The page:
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Guest View: Virginia's limits on schools and outdoor sports too arbitrary
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Guest View: Virginia's limits on schools and outdoor sports too arbitrary

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Keith Perrigan - mug new-01132021

Keith Perrigan | Superintendent, Bristol Virginia Public Schools; President, Coalition of Small and Rural Schools of Virginia

March 13, 2020, will be a day that many of us will remember for a very long time. When the announcement was made that all schools in Virginia would close, the lives of educators changed drastically and quickly. However, what concerns me more than the memories that I have of that one day in history is the lack of memories our students and families have experienced every day since.

Students in the class of 2020 lost their prom, awards banquets, yearbook signing opportunities and traditional graduation experiences, among many other milestone events. While in-person school and these other important events were being canceled, Bristol had only 1 positive case through the month of April and only had 4 total positives by June.

The class of 2021 lost all of those memories, as well, and are now dealing with modifications to their lives that could very likely prove unnecessary. Current restrictions on attendance at outside VHSL activities identify cheerleaders and band members as spectators and limit the total number of spectators to two per participant. This restriction seems arbitrary, as other outdoor venues in Virginia can allow many more spectators. Other states, including border states, are already providing less restrictive opportunities for their communities, and research studies have shown that it can be done safely. Venues like Bristol Motor Speedway have had outdoor events with tens of thousands of fans in attendance without having a “super spreader” impact. Decisionmakers in Richmond should have enough confidence in Virginia’s schools to host outdoor events with 250-1,000 fans in attendance with just as much success. Science and precedent would certainly support that decision.

Furthermore, pre-COVID Friday nights included football games, complete with cheerleaders, marching bands and stadiums full of fans. Although the game itself was a major part of those fall evenings, the bands and cheerleaders were every bit as important to the event as the teams themselves. For band members and cheerleaders to be viewed as spectators, and not participants, is a perfect example of an unnecessary overreaction to the pandemic we are facing. Our kids need normalcy, and it is our job to make that happen in a safe and effective way.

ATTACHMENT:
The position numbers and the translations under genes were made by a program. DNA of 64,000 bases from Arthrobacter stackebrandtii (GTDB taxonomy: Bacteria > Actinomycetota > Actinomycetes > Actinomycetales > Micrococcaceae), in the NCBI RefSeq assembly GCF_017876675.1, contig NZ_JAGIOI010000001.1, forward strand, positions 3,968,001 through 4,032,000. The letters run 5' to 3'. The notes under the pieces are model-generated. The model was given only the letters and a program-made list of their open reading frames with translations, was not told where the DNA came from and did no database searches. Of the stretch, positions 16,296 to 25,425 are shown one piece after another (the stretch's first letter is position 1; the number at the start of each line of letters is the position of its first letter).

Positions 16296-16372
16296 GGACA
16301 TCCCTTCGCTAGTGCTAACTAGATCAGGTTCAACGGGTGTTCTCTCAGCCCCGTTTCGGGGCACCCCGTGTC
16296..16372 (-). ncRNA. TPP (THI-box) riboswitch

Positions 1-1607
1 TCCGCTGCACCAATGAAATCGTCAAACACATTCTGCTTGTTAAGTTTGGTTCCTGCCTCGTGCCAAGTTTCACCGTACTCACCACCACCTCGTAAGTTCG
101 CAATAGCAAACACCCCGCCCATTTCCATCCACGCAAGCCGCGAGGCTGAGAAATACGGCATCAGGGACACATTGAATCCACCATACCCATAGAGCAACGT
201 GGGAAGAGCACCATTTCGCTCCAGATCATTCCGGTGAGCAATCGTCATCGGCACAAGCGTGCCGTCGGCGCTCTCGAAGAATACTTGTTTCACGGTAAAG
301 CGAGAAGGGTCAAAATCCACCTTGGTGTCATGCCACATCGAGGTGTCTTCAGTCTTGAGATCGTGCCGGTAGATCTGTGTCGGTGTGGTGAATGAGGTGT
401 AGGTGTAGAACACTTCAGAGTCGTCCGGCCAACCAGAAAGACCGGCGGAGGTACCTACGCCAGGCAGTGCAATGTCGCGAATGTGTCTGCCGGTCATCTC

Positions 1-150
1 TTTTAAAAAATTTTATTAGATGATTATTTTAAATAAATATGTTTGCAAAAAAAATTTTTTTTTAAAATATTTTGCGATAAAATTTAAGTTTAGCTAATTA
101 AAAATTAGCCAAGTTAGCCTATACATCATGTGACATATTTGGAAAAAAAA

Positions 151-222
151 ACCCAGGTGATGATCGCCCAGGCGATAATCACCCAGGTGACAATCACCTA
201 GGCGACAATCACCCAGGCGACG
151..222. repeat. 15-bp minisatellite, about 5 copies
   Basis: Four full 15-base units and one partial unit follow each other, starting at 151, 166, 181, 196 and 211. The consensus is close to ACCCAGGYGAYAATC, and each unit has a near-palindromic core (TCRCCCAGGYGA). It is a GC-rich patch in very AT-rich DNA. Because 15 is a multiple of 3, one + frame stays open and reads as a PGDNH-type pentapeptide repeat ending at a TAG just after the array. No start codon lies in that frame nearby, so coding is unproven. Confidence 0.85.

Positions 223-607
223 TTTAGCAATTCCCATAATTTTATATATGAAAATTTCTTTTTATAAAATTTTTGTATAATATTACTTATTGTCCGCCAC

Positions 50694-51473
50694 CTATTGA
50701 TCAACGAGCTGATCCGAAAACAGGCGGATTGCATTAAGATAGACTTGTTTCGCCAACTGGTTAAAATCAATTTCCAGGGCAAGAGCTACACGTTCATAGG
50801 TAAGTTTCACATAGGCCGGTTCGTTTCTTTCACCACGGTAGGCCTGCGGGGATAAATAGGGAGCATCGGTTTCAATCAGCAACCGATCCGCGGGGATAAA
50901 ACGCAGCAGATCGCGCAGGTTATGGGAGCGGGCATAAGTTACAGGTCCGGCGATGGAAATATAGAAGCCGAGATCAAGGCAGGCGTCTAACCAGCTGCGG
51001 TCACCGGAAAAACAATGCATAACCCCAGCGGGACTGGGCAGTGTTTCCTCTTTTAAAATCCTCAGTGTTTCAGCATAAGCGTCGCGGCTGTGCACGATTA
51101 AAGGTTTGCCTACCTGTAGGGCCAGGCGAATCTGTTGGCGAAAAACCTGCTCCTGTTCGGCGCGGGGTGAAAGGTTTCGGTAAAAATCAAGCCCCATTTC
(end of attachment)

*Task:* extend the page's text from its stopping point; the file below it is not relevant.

Bristol Virginia Public Schools has proven, repeatedly and consistently, that we can do exactly that. We opened our doors on Aug. 20 for in-person learning, and, outside of a couple of proactive shifts to remote learning, we have provided this service to our students, parents and community in a safe and effective manner. We have had a minimal number of students and staff test positive for COVID-19 and have had no examples of transmission. We have offered a safe and effective winter sports season for our basketball, track, wrestling, swim and cheer teams, none of which caused transmission of COVID-19. When we were given local autonomy to serve our community, we were able to do so very successfully.

I understand that this could all change tomorrow and that COVID-19 is real and dangerous. However, mental health issues, isolation, lack of structure and other risk factors are real and dangerous as well. I am not advocating that we return to full-fledged Friday nights, but I am sure that we can allow our band, cheerleaders and a few hundred fans to create outdoor memories that won’t happen in our current environment without courageous leadership and local autonomy. Schools could provide the same level of safety for volleyball, soccer, softball and graduation later in the spring.

COVID-19 is real, but unsubstantiated fear is a liar. We can do this and do it safely. Enough is enough. It is time for the Virginia Department of Health in Richmond to give localities the autonomy they need to do what makes sense for their community and allow our kids to start creating the memories that every student deserves to make.

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